1. Will .500 Wolves Avoid 10th Straight Lottery?
MINNEAPOLIS -- Whether anybody within the Minnesota Timberwolves organization is willing to admit it or not, the proverbial clock is ticking toward the summer of 2015. It's not as dire of a situation as some may claim because Kevin Love is much more focused on getting his team to the playoffs this season and next season, rather than weighing contract offers that legally can't be presented for another 16 months.
The Wolves are looking to get to the playoffs this season, not because they're worried about retaining Love's services after his current contract, but also because they're a professional basketball team that would like to make a seemingly elusive appearance in the postseason. With 23 games left in a frustrating and disappointing season heading into Wednesday's matchup with the New York Knicks, a victory over a struggling laughingstock was supposed to be a likely scenario.
Instead, the Wolves dropped another frustrating loss in all-too-familiar fashion with a 118-106 home loss.
"We came off a long road trip, we knew we had to bring energy from the start," Love said after the loss. "But it seemed like all night they hit a lot of shots and got what they wanted."
This team has struggled all season long with bringing energy in the first half of games they need to make a statement in. They let a downtrodden Knicks team exploit that lack of energy and a season-long shaky defense in the first 24 minutes before making a charge in the third quarter. It was a charge that was quickly answered with a 15-2 run by the Knicks to open the first six minutes of the fourth.
This stretch was possibly the death knell of the Wolves' 2013-14 campaign, as they couldn't take advantage of losses by the Dallas Mavericks and Memphis Grizzlies on the same night, and stand five games out of the West's final No. 8 seed.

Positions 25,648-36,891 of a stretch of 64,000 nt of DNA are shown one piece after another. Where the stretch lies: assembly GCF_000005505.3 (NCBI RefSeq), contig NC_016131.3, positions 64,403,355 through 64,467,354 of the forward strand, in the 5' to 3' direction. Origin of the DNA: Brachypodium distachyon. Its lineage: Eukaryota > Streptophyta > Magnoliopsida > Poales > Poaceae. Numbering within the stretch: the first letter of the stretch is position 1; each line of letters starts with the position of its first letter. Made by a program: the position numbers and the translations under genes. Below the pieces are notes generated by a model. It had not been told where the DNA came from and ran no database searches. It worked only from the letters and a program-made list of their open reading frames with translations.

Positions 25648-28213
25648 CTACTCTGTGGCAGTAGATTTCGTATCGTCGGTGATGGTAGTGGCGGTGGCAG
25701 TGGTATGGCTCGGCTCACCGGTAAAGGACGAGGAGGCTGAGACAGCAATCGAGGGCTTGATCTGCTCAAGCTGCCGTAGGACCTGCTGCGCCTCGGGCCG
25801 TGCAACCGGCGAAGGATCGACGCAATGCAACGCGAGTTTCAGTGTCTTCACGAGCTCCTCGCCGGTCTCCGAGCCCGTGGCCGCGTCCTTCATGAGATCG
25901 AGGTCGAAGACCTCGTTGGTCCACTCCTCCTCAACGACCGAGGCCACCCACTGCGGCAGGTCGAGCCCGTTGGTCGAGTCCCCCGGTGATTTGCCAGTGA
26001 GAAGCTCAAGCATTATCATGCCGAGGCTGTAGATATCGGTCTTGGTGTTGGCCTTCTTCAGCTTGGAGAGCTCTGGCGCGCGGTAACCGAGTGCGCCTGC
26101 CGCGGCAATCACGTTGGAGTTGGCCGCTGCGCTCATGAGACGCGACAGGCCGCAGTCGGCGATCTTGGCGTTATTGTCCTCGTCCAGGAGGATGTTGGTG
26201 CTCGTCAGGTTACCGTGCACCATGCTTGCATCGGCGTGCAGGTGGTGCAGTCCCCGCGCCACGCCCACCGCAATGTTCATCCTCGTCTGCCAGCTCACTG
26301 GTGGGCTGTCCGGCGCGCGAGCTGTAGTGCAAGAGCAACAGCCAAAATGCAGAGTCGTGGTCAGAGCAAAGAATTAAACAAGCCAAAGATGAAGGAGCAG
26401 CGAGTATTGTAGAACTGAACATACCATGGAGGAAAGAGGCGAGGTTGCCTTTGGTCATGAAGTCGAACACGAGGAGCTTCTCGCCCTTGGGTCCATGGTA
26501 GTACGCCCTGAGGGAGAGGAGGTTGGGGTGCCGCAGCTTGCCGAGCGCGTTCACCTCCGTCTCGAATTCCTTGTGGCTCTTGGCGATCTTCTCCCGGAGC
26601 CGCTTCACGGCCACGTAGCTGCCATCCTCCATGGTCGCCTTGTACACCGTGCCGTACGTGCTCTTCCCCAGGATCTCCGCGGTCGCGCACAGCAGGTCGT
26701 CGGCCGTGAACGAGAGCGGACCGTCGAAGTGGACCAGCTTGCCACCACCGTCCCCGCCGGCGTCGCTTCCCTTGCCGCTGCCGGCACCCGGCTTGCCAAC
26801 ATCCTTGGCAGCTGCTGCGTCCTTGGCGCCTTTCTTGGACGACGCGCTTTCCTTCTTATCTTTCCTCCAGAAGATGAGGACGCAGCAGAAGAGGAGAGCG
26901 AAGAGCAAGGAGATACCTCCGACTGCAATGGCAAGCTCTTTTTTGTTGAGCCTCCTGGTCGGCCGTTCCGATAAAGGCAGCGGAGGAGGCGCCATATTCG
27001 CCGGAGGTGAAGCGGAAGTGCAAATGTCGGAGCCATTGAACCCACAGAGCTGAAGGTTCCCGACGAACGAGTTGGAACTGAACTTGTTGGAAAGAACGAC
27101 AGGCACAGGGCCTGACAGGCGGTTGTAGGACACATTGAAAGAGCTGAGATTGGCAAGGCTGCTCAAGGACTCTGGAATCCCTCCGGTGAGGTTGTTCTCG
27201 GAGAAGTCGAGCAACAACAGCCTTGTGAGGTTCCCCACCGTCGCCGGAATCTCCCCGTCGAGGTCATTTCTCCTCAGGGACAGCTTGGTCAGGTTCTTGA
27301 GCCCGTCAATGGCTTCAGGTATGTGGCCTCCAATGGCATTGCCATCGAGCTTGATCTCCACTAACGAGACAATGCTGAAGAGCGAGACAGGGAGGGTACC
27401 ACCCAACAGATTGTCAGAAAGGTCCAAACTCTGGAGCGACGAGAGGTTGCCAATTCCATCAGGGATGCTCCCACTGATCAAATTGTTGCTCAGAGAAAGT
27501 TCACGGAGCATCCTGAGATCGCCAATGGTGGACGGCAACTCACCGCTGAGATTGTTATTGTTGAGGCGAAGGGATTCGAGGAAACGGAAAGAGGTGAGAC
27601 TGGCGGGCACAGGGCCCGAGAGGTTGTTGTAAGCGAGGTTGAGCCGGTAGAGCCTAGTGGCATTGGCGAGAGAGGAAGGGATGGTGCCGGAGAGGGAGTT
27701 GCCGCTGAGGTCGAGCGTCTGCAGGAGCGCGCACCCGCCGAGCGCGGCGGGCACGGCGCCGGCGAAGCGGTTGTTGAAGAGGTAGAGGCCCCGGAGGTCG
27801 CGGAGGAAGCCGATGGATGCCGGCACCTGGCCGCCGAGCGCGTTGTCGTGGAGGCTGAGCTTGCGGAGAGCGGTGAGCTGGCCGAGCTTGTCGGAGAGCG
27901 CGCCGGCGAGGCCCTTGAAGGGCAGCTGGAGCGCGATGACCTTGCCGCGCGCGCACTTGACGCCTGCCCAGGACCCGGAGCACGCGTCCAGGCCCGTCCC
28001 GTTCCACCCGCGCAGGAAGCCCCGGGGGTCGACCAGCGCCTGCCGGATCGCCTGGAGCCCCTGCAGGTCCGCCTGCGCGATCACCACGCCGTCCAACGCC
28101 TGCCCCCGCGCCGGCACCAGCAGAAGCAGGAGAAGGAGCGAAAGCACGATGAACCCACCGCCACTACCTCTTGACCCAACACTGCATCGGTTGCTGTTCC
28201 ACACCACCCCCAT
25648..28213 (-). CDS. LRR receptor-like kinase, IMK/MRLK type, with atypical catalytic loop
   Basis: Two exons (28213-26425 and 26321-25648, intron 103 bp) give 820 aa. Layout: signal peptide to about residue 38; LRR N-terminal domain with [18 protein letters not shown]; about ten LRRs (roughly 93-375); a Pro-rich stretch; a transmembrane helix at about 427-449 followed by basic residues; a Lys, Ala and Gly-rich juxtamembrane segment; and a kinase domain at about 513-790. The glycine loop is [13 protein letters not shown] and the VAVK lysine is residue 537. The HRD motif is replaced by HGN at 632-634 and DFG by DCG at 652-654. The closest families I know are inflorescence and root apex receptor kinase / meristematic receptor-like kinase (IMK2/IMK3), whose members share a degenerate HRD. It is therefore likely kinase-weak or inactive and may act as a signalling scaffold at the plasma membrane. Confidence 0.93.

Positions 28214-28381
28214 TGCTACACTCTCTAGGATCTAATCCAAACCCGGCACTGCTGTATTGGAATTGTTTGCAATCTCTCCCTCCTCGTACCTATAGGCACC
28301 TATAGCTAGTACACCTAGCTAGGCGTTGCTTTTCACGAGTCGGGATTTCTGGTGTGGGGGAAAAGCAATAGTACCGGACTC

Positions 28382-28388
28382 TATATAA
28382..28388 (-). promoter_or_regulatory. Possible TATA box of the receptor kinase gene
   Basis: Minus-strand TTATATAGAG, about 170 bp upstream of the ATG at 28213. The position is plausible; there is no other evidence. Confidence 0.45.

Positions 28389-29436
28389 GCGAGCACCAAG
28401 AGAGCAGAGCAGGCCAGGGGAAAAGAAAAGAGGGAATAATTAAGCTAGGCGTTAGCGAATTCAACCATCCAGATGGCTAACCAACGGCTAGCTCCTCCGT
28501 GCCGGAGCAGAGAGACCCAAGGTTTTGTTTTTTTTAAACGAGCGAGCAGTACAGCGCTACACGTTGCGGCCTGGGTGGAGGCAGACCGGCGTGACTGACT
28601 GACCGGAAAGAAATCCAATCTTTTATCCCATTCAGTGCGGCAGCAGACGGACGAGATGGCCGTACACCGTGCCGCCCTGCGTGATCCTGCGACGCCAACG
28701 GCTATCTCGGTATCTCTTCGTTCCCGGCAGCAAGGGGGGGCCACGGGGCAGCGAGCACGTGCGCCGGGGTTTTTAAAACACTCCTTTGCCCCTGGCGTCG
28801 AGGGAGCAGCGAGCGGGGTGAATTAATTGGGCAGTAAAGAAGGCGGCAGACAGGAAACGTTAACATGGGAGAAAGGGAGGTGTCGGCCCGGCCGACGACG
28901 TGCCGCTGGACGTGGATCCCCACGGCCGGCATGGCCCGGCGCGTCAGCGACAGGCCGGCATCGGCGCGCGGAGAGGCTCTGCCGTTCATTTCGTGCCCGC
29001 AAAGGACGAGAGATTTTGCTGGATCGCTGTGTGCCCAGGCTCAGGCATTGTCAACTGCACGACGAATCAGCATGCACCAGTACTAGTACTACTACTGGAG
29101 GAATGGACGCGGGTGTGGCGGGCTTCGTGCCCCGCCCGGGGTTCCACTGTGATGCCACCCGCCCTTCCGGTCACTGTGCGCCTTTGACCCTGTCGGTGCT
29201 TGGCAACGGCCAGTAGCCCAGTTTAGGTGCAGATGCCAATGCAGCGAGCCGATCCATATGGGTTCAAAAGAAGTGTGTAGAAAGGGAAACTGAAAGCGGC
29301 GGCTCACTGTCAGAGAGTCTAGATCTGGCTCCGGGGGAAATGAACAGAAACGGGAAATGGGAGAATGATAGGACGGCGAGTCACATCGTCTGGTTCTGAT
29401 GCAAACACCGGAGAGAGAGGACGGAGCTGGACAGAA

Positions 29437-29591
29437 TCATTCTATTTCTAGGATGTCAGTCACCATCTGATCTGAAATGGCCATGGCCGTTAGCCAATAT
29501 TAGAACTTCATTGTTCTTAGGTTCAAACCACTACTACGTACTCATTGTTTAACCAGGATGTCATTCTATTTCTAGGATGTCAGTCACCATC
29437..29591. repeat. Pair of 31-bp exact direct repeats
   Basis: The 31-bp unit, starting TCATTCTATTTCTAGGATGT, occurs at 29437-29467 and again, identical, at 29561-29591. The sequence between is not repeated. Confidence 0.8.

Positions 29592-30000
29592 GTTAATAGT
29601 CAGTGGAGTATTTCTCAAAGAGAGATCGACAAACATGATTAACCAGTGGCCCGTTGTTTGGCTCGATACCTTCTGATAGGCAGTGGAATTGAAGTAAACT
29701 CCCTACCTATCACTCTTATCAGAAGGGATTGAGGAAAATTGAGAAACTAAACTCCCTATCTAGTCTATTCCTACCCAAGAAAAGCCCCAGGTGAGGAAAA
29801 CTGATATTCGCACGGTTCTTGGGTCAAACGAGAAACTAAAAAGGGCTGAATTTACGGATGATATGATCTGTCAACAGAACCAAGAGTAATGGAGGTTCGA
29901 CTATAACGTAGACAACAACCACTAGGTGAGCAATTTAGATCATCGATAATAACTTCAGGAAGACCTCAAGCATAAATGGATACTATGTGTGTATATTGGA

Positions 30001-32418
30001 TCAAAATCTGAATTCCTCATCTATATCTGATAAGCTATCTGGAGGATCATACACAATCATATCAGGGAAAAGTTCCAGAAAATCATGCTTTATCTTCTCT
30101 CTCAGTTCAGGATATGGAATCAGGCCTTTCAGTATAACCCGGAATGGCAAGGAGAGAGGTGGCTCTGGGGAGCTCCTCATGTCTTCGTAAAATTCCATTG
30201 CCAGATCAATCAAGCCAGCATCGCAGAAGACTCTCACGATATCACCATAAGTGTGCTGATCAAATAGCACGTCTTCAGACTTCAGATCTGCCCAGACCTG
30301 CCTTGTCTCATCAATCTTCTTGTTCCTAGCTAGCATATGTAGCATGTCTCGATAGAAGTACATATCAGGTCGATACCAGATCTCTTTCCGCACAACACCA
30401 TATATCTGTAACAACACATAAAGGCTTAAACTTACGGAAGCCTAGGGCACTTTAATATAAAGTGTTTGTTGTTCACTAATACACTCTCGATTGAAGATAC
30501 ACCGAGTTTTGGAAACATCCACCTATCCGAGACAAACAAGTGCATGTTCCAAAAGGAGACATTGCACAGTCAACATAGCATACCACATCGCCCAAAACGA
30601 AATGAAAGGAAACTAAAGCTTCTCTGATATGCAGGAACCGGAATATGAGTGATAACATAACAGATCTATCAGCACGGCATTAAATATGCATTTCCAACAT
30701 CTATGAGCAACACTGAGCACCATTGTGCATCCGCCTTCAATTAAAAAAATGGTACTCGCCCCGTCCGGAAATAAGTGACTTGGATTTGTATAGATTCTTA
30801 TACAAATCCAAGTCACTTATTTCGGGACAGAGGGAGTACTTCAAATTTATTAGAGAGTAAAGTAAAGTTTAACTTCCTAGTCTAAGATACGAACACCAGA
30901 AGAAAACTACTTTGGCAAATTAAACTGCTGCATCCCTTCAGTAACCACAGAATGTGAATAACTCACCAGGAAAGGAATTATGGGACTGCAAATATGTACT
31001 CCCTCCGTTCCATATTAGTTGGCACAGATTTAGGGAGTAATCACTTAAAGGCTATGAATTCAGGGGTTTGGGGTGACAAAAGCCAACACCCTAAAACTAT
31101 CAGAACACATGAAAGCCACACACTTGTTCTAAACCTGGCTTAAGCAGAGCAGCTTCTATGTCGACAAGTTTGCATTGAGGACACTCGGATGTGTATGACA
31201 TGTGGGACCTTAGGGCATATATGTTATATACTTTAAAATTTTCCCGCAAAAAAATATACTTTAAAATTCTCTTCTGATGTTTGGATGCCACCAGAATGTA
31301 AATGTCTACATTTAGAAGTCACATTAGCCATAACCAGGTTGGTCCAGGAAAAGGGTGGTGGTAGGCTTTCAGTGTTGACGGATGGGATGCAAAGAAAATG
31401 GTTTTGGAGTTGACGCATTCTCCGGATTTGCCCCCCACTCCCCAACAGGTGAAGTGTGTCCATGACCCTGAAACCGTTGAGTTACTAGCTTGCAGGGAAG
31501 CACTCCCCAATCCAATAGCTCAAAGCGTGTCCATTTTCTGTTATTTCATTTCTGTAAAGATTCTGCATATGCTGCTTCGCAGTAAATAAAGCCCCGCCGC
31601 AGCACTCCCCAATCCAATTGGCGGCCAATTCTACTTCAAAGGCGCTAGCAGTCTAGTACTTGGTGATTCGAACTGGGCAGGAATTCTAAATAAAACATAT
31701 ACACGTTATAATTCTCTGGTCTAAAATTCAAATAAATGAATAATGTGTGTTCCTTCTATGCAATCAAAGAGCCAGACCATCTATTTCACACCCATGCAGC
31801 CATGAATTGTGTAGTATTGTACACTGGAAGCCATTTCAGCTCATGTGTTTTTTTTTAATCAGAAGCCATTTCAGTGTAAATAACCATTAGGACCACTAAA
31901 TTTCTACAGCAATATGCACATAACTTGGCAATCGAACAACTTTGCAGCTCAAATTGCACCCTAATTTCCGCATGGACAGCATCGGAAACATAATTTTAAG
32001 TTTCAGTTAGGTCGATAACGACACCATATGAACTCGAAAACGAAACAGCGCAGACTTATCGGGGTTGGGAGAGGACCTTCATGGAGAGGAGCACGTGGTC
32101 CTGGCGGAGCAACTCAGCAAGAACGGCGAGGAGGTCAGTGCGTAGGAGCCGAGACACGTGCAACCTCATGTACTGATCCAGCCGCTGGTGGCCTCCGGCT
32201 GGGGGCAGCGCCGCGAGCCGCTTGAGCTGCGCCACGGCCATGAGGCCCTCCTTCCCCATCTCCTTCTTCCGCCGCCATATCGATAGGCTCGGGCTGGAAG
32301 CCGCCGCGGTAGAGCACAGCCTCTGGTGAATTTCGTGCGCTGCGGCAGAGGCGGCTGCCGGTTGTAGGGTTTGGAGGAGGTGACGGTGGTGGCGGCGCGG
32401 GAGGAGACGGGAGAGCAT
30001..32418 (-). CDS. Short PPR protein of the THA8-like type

"Well, every loss [is damaging], but it doesn't mean anything," Wolves coach Rick Adelman said after the game. "Other teams are losing. We're behind them, but we can't give in to say, 'Well, this is a killer.'
"I don't worry about, 'Is this really damaging?' I worry about the way we played. I worry about the way we're going to play against Detroit. That's what I worry about now. Can these guys respond and get back at it on Friday and win that game?"
That's where the Wolves have found themselves all season long. They've dropped games they're supposed to claim as their bounty, only to have to circle the wagons and figure out how to change their course, which is headed for a 10th straight lottery appearance. It's a routine they should have figured out by now, but still have to solve as games tick off the calendar. The Wolves had playoff aspirations coming into the season, but find themselves as a .500 team with only 22 games remaining and multiple hurdles to jump.
Is this roster, with a seemingly healthy amount of talent, really as good/bad as the team's .500 record after 60 games?
"I can't answer that until the season is over with," Adelman said. "I really can't. We're a .500 team right now but we just won six out of seven on the road, so it's really hard to answer that. I think we'll be able to judge that at the end of the year, but right now I've got to figure that we're not a .500 team.
"We've got to continue to win games. We're also not head and heels above the teams we're playing. A lot of times you look at teams' records, you look at [the Knicks'] record, they're 21-40 coming in here. I don't look at that record, I look at the players."
The players the Knicks were able to use against the Wolves definitely played above their record. Carmelo Anthony scored 33 points and seemed to get whatever shot he wanted on the floor. Tyson Chandler recorded 15 points, 14 rebounds and helped keep Love to just one point on 0-for-6 shooting in the second half. The ghost of the 2012-13 Knicks haunted the 2013-14 Wolves on Wednesday by hitting 11-of-27 from 3-point range and turning the ball over only 12 times.
It was the way the Knicks are supposed to play against a Wolves team that is also supposed to be better and building toward the postseason. Instead, Minnesota once again has to regroup and figure out how to improve their future standing in a competitive Western Conference.